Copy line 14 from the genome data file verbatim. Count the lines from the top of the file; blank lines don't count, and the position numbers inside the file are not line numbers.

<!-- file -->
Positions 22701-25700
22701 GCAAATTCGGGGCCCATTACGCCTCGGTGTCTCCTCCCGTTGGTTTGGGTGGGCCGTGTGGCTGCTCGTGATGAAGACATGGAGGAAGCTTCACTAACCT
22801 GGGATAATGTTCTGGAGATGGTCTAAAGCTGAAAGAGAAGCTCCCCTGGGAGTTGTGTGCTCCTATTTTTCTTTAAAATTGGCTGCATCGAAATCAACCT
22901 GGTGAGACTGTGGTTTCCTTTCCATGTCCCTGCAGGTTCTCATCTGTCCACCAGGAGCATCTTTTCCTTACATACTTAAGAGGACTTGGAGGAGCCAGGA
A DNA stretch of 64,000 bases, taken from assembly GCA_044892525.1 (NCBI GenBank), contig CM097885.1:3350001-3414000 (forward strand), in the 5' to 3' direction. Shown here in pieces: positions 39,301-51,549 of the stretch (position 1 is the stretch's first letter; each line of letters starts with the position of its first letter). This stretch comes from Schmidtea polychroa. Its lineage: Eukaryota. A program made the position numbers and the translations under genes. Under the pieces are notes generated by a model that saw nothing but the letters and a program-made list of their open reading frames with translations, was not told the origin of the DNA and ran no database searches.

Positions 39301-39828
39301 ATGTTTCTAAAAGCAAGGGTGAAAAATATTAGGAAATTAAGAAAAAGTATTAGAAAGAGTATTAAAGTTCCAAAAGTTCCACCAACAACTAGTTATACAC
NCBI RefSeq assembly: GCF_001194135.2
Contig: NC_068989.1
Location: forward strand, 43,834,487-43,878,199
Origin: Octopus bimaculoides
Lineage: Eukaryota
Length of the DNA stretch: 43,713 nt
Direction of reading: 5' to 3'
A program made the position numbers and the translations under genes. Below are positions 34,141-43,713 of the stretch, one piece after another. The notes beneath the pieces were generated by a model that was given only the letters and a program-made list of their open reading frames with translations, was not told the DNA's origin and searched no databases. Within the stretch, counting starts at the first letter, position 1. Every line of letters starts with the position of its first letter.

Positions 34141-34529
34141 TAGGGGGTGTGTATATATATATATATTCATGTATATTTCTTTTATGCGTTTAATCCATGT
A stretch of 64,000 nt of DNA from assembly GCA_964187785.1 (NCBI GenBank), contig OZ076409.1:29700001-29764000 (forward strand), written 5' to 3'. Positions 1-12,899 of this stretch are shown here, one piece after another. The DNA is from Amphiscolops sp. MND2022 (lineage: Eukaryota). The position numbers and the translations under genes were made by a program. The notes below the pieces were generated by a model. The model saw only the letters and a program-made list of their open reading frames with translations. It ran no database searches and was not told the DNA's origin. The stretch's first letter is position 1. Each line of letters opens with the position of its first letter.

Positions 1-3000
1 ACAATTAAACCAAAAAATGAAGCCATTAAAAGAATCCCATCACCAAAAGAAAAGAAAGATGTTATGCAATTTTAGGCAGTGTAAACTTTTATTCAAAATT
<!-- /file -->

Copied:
Direction of reading: 5' to 3'